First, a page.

Equal opportunity is partially achieved. Discrimination based on gender, ethnicity and political preference exists. Cameroon has ratified several international conventions and accords to eliminate discrimination against women. In practice, women continue to encounter barriers to economic, cultural, educational and policy participation. Women hold 25% of Senate and 34% of National Assembly seats, largely due to gender quotas. Only 10% of municipal councils are led by women and 11 of 63 ministers are women. The disadvantages women face are reflected in their lower literacy, educational enrollment and labor participation rates when compared to men. While Cameroon’s labor force was 46.8% female in 2021, men still tended to occupy higher positions. Many social practices limit equal opportunity for women. According to the U.N., more than one-third of women report suffering from domestic abuse and half report experiencing physical violence at least once in their lifetimes. One-third report being forced into a child marriage and 1% report undergoing genital mutilation. Discrimination based on ethnicity and political preference is very apparent. Membership in the CPDM is an informal prerequisite for accessing higher education, business loans and government service. There is a widespread perception that ethnic quotas are used to make decisions regarding access. Anglophones, in particular, report ongoing discrimination dating back to the abolishment of federalism in 1972, exacerbated by the ongoing Anglophone conflict.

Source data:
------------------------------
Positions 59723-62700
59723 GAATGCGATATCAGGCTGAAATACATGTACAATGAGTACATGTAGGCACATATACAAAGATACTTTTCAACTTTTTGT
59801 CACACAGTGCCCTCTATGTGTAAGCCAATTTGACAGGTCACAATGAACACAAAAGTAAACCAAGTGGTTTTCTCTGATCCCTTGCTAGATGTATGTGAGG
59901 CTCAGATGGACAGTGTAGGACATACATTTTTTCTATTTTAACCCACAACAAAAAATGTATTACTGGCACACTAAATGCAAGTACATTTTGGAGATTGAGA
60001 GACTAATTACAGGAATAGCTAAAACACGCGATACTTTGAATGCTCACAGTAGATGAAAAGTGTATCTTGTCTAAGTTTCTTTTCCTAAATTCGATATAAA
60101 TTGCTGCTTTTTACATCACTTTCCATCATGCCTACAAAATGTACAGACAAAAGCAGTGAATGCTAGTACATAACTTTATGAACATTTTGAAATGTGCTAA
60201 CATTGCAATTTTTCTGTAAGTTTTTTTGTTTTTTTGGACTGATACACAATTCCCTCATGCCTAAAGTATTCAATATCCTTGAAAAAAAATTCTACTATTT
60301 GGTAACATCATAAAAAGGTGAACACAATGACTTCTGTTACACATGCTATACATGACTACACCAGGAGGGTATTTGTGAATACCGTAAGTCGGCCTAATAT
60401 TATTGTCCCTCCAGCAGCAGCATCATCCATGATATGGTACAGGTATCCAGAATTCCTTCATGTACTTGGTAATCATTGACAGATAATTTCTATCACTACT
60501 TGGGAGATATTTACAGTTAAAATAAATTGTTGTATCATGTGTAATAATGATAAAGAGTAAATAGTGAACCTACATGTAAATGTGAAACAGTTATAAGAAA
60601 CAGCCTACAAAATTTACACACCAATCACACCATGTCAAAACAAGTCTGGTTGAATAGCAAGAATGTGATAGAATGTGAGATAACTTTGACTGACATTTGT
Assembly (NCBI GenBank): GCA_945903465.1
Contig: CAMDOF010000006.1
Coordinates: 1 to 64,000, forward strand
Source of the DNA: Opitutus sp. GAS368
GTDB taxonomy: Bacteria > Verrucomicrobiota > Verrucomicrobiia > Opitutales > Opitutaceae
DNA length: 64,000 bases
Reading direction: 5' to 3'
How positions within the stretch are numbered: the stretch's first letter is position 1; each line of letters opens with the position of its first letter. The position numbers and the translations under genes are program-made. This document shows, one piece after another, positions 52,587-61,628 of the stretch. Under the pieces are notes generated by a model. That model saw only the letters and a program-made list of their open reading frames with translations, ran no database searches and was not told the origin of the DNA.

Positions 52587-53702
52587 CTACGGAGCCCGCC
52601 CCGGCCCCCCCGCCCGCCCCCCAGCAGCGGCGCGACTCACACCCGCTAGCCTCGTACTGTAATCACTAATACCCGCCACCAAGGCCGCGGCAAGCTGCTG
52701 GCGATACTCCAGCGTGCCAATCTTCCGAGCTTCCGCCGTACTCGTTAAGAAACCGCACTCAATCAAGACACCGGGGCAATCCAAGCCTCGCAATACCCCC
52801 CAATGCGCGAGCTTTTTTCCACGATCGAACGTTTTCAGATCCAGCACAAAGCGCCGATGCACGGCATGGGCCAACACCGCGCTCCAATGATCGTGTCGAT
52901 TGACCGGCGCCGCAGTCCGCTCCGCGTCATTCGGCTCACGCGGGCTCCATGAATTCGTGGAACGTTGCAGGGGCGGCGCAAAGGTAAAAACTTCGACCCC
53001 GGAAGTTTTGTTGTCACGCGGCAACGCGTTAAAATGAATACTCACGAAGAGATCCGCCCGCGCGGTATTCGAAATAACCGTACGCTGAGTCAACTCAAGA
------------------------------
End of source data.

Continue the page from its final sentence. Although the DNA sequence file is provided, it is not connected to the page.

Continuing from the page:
There is also discrimination against specific minority groups. According to the U.S. State Department, the Baka people, derogatorily known as pygmies, often face discrimination and lack representation in higher government offices. Other forms of discrimination are also widespread. Similar to other African nations, social stigma arises from Albinism and HIV+ status. Cameroon lacks protection for LGBTQ+ rights and members of that community endure severe discrimination. Same-sex sexual activities are illegal. There are instances each year of imprisonment, harassment and public exposure for members of the LGBTQ+ community.